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Renault tweaks market forecast higher after Q3 sales rise

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Renault tweaks market forecast higher after Q3 sales rise

Carmaker willing to cut prices to keep market share in Europe

Wire Reports October 28, 2010 06:01 CET

Renault SA said third-quarter sales rose 7.6 percent because of growth in emerging markets such as Russia, Brazil and Argentina.

Revenue increased to 8.71 billion euros ($12 billion) from 8.1 billion euros a year earlier, Renault said.

“The European market was better than expected in the third quarter,” Jerome Stoll, Renault's sales chief, said on a call with analysts and reporters on Wednesday.

Third-quarter deliveries increased 5.7 percent to 591,855 vehicles, outpacing the global market's 4.6 percent expansion, Renault said.

In growing markets outside Europe, Renault sales rose 22.8 percent, accounting for 42 percent of third-quarter group sales.

A 41 percent surge in Latin American sales led the gains, followed by a 37 percent jump in the Eurasia region including Russia, where the government is offering sales incentives.

Group sales fell 4 percent in Europe, less than the 11.5 percent drop in the market, Renault said.

Automotive revenue gained 7.9 percent to 8.27 billion euros in the quarter, while the sales-financing division recorded a 1.1 percent increase to 443 million euros, Renault said.

Free cash flow will amount to about 700 million euros in the full year, compared with 1.42 billion euros recorded for the first half alone, the company said, implying negative cash flow of 720 million euros in the last six months.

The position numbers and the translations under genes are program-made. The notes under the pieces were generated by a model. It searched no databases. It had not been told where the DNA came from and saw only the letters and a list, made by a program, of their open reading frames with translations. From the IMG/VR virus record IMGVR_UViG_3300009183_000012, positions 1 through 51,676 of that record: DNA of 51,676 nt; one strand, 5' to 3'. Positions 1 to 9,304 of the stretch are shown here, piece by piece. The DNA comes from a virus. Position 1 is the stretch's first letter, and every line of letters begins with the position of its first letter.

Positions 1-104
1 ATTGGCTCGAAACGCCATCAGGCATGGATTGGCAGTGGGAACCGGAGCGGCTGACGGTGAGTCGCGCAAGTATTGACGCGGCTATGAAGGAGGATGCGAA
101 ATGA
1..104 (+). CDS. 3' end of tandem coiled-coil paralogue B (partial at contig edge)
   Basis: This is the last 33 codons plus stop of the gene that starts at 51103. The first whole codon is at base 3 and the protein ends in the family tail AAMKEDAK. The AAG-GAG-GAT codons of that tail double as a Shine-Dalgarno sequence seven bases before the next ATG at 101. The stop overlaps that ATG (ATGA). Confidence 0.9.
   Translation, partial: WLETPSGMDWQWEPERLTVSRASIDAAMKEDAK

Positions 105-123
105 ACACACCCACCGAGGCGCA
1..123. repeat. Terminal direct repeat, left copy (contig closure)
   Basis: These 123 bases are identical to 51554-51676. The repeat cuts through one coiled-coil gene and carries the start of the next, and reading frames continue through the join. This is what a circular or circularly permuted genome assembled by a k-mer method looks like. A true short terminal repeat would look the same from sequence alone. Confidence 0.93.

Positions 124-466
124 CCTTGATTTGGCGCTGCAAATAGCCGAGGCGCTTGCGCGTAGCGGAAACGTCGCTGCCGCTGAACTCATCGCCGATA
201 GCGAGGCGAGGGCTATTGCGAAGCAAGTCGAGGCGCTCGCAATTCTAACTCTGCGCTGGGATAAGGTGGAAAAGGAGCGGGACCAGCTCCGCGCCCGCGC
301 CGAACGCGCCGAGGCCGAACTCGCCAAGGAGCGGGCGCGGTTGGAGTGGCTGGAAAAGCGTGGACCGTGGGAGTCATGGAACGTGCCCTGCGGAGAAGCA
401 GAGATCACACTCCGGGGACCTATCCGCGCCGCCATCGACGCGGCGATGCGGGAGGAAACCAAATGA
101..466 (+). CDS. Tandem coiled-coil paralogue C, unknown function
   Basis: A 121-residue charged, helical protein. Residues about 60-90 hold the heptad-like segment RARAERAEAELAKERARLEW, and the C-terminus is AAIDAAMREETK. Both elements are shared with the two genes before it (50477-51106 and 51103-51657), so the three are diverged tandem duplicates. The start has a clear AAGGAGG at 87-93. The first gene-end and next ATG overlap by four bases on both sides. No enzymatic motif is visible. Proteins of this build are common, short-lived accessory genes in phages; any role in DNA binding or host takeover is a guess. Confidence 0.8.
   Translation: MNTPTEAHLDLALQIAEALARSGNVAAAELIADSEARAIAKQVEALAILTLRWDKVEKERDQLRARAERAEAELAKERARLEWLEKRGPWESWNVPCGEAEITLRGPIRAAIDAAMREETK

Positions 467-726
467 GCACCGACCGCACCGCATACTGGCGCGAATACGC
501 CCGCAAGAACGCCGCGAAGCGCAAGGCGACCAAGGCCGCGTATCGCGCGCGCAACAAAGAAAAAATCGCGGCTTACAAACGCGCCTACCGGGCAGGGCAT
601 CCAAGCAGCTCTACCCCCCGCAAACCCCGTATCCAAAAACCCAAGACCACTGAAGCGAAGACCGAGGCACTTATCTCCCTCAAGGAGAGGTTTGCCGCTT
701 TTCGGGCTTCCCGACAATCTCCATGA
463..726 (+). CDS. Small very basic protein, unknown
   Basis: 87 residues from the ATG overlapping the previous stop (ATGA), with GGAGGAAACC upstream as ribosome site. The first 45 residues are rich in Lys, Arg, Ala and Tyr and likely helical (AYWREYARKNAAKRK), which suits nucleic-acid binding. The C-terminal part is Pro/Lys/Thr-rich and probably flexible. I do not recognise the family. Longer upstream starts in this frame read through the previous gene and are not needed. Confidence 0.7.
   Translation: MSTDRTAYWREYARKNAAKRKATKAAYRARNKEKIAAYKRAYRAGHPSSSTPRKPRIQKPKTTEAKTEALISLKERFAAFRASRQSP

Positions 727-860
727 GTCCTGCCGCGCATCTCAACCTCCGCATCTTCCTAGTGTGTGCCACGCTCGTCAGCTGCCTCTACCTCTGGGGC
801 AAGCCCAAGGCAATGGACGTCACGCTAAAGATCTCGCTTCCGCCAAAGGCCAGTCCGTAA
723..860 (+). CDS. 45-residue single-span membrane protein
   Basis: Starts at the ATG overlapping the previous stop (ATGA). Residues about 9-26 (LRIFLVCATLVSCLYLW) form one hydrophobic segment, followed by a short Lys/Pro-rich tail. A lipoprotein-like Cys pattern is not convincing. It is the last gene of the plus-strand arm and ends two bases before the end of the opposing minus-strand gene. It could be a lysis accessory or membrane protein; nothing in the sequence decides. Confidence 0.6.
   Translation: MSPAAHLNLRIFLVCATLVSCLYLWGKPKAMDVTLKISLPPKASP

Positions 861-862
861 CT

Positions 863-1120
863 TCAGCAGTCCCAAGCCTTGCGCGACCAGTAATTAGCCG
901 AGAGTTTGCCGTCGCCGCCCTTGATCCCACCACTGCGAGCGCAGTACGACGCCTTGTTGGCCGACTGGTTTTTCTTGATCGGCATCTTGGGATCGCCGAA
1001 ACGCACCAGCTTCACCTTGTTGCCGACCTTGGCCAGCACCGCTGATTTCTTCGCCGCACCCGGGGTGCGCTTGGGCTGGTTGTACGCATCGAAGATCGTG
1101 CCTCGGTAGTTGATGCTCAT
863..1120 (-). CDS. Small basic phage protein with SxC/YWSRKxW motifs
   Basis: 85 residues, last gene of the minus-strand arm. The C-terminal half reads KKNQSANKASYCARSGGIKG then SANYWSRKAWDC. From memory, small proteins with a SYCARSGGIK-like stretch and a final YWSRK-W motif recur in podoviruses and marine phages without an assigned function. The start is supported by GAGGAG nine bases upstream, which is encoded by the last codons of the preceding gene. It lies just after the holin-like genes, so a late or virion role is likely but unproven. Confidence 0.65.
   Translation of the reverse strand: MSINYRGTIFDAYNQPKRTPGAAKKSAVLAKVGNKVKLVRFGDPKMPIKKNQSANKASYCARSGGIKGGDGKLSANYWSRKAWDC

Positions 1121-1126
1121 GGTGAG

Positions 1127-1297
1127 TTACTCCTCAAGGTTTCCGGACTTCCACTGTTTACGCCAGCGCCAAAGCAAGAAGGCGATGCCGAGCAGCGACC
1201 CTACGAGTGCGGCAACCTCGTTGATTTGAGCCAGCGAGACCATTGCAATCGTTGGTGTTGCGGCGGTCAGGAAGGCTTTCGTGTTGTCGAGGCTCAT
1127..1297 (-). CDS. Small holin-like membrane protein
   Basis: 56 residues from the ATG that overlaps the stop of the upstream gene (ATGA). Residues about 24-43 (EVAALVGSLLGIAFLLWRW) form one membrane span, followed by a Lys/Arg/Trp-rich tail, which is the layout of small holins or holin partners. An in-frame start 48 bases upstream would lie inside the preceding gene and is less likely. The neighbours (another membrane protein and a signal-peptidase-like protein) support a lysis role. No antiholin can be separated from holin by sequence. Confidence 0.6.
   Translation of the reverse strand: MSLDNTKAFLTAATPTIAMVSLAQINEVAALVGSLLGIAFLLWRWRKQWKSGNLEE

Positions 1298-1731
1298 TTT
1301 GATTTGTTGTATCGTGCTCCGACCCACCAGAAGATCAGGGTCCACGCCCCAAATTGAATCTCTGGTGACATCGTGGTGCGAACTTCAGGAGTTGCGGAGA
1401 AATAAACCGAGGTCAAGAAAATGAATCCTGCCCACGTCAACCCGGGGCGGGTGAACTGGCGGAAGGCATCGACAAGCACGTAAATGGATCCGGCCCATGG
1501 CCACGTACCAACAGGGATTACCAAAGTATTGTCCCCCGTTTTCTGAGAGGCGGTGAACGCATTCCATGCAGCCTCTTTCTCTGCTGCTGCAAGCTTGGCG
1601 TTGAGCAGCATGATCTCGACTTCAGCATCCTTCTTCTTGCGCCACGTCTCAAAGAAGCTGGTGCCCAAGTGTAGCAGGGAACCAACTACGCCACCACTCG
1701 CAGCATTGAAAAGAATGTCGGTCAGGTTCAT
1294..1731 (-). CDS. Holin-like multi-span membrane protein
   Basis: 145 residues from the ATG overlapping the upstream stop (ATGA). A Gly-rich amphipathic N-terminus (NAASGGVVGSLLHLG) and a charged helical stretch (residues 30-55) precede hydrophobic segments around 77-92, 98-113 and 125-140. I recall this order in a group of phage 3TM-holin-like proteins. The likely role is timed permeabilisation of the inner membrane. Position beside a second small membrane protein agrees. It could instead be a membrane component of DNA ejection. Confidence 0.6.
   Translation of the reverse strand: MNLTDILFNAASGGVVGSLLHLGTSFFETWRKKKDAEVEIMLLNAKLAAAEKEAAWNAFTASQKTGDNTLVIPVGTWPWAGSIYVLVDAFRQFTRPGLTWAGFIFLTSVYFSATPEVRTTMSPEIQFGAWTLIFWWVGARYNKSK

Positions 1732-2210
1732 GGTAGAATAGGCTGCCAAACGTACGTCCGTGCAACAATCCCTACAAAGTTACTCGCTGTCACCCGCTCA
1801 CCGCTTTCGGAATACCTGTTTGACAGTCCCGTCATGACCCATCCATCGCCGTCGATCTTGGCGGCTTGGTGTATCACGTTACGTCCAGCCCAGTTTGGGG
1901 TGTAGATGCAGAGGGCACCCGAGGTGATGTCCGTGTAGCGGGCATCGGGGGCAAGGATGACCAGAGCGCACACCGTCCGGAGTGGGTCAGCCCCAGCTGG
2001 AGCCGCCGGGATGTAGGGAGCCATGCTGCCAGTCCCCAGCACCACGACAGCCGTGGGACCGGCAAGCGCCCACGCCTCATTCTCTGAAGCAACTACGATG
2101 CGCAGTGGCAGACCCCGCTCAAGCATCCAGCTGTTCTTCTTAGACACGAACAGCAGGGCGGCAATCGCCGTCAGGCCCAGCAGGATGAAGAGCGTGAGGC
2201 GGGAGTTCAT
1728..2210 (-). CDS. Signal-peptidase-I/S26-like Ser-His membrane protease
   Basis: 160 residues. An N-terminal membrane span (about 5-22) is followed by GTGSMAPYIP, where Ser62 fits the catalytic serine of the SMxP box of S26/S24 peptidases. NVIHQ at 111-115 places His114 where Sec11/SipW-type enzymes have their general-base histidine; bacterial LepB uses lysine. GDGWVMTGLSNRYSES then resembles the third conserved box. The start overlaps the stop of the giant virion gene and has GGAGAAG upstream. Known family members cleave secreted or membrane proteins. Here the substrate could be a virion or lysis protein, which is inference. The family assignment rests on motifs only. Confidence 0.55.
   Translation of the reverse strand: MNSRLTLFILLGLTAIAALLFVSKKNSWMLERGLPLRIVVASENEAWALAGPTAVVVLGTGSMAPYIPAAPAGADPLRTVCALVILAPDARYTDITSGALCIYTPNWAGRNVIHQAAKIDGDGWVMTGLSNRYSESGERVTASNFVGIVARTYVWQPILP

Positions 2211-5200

Price war in Europe

Stoll said pricing was under increasing competitive pressure in Renault's home region.

“The European contest is getting more aggressive and we are defending our market shares,” Stoll said, adding that Renault is ready to cut prices to keep business.

“We don't want to be price leaders but we're following competitors and doing just enough not to lose market share,” he said. “Conquering a new customer costs more than retaining one.”

Stoll said the end of scrapping incentive schemes launched to boost demand for cars in Europe had led to pricing pressure.

"Definitely the market is tougher than it was previously. You have an evolution of the structure of the market because of the end of the scrapping incentives," Stoll said.

The phasing out of scrapping schemes meant fewer sales to individuals and more to businesses "where the price might be a little bit lower," Stoll said, adding that the retail part of the market fell 13 percent in France in the first nine months.

Analysts at Bernstein Research said Renault is the latest company to warn on pricing in Europe.

"Volkswagen referred to tough competitive actions on its Q3 call despite being one of the main sources of such pressure, in our view," Berstein said. "With Renault's product portfolio at peak in 2010, it will not be easy for it to defend price in Europe in 2011."

Ford of Europe CEO Stephen Odell said at the Paris auto show that the carmaker may discount models in Europe to match competitors' pricing.

2010 Europe market not as bad as feared

The company said it would sell 2.5 million vehicles worldwide this year, compared with 2.3 million last year.

Renault said it now expected the European car market to fall 5 percent this year, compared with a previous estimate of a 7 percent dip. The world auto market should rise 9 percent, not 8 percent, the company said.

Carmakers are enjoying strong demand in markets including the BRIC countries of Brazil, Russia, India and China.

Renault is not yet in China -- the world's largest auto market last year -- except through a handful of imported cars and the presence of alliance partner Nissan, but it has a 25 percent stake in Russia's AvtoVAZ.

Read more: http://www.autonews.com/apps/pbcs.dll/article?AID=/20101028/ANE/310279913/1317#ixzz13fD6GuFZ

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